• A61MEDICAL OR VETERINARY SCIENCE; HYGIENE
    • A61BDIAGNOSIS; SURGERY; IDENTIFICATION
    • A61B17/00Surgical instruments, devices or methods, e.g. tourniquets
    • A61B17/00234Surgical instruments, devices or methods, e.g. tourniquets for minimally invasive surgery
    • A61B2017/00238Type of minimally invasive operation
    • A61B2017/00243Type of minimally invasive operation cardiac
    • A61B2017/00247Making holes in the wall of the heart, e.g. laser Myocardial revascularization
    • A61B2017/00252Making holes in the wall of the heart, e.g. laser Myocardial revascularization for by-pass connections, i.e. connections from heart chamber to blood vessel or from blood vessel to blood vessel
    • AHUMAN NECESSITIES
    • A61MEDICAL OR VETERINARY SCIENCE; HYGIENE
    • A61BDIAGNOSIS; SURGERY; IDENTIFICATION
    • A61B17/00Surgical instruments, devices or methods, e.g. tourniquets
    • A61B17/32Surgical cutting instruments
    • A61B17/320016Endoscopic cutting instruments, e.g. arthroscopes, resectoscopes
    • A61B17/32002Endoscopic cutting instruments, e.g. arthroscopes, resectoscopes with continuously rotating, oscillating or reciprocating cutting instruments
    • A61B2017/320024Morcellators, e.g. having a hollow cutting tube with an annular cutter for morcellating and removing tissue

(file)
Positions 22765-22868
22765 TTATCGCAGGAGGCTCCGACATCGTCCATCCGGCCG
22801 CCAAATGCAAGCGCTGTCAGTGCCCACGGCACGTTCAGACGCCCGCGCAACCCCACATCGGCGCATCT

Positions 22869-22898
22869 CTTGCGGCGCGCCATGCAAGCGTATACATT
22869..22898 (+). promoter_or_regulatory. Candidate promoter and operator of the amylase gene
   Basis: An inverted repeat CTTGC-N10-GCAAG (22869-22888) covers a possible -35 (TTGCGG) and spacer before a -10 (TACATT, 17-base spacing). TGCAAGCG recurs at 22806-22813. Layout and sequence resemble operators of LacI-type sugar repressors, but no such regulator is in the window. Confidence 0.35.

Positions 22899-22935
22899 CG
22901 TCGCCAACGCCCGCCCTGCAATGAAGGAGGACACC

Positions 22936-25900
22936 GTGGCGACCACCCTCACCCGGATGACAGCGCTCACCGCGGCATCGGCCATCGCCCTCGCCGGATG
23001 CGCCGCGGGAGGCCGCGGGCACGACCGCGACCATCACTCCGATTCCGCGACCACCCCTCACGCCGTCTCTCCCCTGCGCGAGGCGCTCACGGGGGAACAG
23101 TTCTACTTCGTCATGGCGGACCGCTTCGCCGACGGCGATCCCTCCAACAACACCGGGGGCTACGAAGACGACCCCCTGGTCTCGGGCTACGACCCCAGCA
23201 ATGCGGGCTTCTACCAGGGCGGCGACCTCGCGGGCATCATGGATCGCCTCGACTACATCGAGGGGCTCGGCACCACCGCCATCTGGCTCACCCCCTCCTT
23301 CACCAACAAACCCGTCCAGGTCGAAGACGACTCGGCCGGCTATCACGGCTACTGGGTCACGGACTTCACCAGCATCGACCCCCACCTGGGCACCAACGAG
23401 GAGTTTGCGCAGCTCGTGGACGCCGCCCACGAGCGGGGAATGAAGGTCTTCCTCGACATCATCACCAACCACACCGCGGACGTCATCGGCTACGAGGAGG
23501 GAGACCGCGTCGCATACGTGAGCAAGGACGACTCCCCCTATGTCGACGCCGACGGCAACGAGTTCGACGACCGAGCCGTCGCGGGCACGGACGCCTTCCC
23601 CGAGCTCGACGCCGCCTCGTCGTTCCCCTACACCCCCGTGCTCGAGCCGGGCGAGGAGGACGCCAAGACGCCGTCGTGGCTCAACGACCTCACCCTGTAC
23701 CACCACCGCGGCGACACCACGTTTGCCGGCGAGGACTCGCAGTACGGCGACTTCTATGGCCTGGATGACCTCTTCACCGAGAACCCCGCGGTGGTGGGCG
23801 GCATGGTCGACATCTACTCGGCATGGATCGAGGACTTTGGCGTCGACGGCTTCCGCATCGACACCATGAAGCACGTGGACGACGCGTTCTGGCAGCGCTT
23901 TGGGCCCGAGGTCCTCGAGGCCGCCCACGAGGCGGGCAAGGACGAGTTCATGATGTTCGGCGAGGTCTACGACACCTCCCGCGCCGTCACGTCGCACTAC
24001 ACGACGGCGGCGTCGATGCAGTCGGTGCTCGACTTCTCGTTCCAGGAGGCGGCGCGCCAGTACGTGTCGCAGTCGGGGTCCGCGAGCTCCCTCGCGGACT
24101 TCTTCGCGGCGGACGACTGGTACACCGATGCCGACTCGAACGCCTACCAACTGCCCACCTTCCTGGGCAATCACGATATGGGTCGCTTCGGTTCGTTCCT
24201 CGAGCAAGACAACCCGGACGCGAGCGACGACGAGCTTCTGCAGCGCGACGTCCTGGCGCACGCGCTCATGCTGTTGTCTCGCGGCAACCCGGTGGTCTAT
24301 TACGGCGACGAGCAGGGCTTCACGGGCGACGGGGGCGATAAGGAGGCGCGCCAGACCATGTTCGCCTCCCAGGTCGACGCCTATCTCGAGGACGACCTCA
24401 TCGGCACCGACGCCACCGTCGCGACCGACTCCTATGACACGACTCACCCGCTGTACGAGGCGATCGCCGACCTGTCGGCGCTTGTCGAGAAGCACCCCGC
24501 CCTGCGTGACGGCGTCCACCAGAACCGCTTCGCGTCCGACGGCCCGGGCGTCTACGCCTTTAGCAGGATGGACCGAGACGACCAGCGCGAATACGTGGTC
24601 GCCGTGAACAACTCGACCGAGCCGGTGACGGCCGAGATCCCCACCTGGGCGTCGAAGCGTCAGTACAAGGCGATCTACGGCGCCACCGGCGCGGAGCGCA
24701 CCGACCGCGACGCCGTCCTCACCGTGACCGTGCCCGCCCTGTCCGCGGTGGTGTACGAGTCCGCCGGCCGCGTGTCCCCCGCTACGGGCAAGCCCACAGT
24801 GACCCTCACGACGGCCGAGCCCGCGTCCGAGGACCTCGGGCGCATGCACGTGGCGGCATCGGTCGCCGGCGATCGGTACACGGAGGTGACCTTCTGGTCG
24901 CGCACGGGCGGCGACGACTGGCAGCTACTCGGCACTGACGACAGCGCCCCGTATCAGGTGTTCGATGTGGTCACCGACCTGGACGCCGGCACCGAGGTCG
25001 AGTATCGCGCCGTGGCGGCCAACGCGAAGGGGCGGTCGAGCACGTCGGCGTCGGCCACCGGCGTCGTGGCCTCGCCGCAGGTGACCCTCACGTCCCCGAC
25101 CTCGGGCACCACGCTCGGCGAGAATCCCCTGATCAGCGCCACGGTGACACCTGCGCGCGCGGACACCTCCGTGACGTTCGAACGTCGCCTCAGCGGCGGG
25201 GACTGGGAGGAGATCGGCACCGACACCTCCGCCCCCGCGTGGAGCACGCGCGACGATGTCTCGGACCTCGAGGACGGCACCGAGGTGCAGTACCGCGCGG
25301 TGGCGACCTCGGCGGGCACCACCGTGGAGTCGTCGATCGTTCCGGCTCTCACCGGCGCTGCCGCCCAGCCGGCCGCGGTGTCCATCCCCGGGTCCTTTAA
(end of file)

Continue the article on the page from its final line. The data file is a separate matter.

• AHUMAN NECESSITIES
    • A61MEDICAL OR VETERINARY SCIENCE; HYGIENE
    • A61BDIAGNOSIS; SURGERY; IDENTIFICATION
    • A61B17/00Surgical instruments, devices or methods, e.g. tourniquets
    • A61B17/34Trocars; Puncturing needles
    • A61B17/3417Details of tips or shafts, e.g. grooves, expandable, bendable; Multiple coaxial sliding cannulas, e.g. for dilating
    • A61B17/3421Cannulas
    • A61B17/3423Access ports, e.g. toroid shape introducers for instruments or hands
    • A61B2017/3425Access ports, e.g. toroid shape introducers for instruments or hands for internal organs, e.g. heart ports
    • AHUMAN NECESSITIES
    • A61MEDICAL OR VETERINARY SCIENCE; HYGIENE
    • A61BDIAGNOSIS; SURGERY; IDENTIFICATION
    • A61B17/00Surgical instruments, devices or methods, e.g. tourniquets
    • A61B17/34Trocars; Puncturing needles
    • A61B2017/348Means for supporting the trocar against the body or retaining the trocar inside the body
    • A61B2017/3482Means for supporting the trocar against the body or retaining the trocar inside the body inside
    • A61B2017/3484Anchoring means, e.g. spreading-out umbrella-like structure
    • A61B2017/3488Fixation to inner organ or inner body tissue
    • AHUMAN NECESSITIES
    • A61MEDICAL OR VETERINARY SCIENCE; HYGIENE
    • A61MDEVICES FOR INTRODUCING MEDIA INTO, OR ONTO, THE BODY; DEVICES FOR TRANSDUCING BODY MEDIA OR FOR TAKING MEDIA FROM THE BODY; DEVICES FOR PRODUCING OR ENDING SLEEP OR STUPOR
    • A61M1/00Suction or pumping devices for medical purposes; Devices for carrying-off, for treatment of, or for carrying-over, body-liquids; Drainage systems
    • A61M1/10Blood pumps; Artificial hearts; Devices for mechanical circulatory assistance, e.g. intra-aortic balloon pumps
    • A61M1/101Non-positive displacement pumps, e.g. impeller, centrifugal, vane pumps